Few sitcoms are as heavily serialized as The Last Man on Earth. Every new episode is the product of the last, there is no status quo to which the characters must return by the end credits of every episode, or to which they will magically return between episodes. This is a large part of what makes The Last Man on Earth so effective, and affecting. They play for keeps and, despite the silliness of the comedy, the consequences of the characters decisions and actions are permanent and sometimes disastrous. Phil 2 is dead.
It’s been a long three months since The Last Man on Earth went on its winter break with astronaut Mike Miller screaming in terror as he plummeted to Earth, and the Tucson crew looking on in terror as Gail failed to perform an appendectomy on Phil 2. The first two episodes back pick up right where we left our characters, with Mike, and Worm Phil, surviving splashdown and the Tucson crew performing funeral rights for Phil 2. The first of these episodes “Pitch Black” focuses entirely on Mike’s misadventures as he struggles to reach the mainland upon his return to Earth. Having to wait another episode to see what’s going on with the characters we know and love after the long break is a bit of a frustration, but it’s also nice to get know Mike, and imagine how he will integrate with the rest of the cast.
While Mike is clearly the smarter, more capable, higher achieving Miller brother, he does share a charming number of Phil’s mannerisms (a penchant for the expletive “oh farts”) and the appearances of the imagined young Phil (Jacob Tremblay), goading Mike to carry on and survive hint at the childhood dynamic between the brothers that may have driven Mike to greater heights than his older brother. The real challenge Mike faces in his episode, after escaping the cruise ship his descent module has destroyed via water tricycle, is freeing himself of conspiracy theorist and self-proclaimed “last man on Earth” Pat (Mark Boone Junior). Pat shows us what might have become of any of the other characters if they had not come together in Tucson, or if they were more prone to paranoia. If The Last Man on Earth is about any one thing, it’s the importance of community, and how a person fits into community after being without one for an extended period. Pat has gone too long without a community and, due to his own fears, is unlikely to find one soon. Mike’s journey will be one to find a community, which will, it seems, take him to Tucson and then on to Malibu.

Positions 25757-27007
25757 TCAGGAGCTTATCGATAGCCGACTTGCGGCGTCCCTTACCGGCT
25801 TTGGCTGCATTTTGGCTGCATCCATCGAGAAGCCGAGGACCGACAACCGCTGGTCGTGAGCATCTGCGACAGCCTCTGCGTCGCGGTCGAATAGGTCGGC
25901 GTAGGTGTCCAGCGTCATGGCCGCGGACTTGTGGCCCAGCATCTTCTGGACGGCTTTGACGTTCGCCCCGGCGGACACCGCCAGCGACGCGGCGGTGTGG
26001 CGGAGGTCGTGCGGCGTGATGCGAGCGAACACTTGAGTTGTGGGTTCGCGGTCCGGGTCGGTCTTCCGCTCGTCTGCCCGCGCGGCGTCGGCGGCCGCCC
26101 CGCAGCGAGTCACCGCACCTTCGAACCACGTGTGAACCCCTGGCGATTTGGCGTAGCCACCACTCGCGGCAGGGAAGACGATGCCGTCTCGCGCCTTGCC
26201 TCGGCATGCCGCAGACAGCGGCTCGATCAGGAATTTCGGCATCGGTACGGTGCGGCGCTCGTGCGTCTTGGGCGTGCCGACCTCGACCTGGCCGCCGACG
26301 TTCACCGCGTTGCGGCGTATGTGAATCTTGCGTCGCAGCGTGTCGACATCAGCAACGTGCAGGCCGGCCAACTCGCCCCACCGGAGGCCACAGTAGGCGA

Episode 2 of back half of the season, “Valhalla” takes us back to Malibu where the passing of Phil 2 is commemorated via attempted Viking funeral. As has become customary for Phil in season 2, he tries oh-so-hard with underwhelming results. Having not gotten the chance to say goodbye to Mike, presumed dead of course, Phil rounds Phil 2 up to brotherhood for the chance to do things right, nobly stepping up to the plate and offering his services to Erica as father to her baby. Alas, Phil 2 saw Phil as a dangerous screw-up (a fair assessment) and instructed Erica with his final words not to allow Phil to raise the baby. As we have followed Phil for the entirety of the series we have forgiven Phil for his transgressions and want the rest of the crew to do the same. Unfortunately, due to Phil’s previous penchant for lies and attempted murder, the others, with the exception of Carol and Todd, are not likely to wholeheartedly accept him any time soon. So Phil will try and try and try again, with the same tenacious, overbearing affability that he has displayed for the last half season. If there is one positive to the death of Phil 2, it is that Phil may be able to rid himself of the “Tandy” moniker, to match his ridding himself of the Tandy persona.
Frank Anderson is the head movie writer at The Renaissance Fan.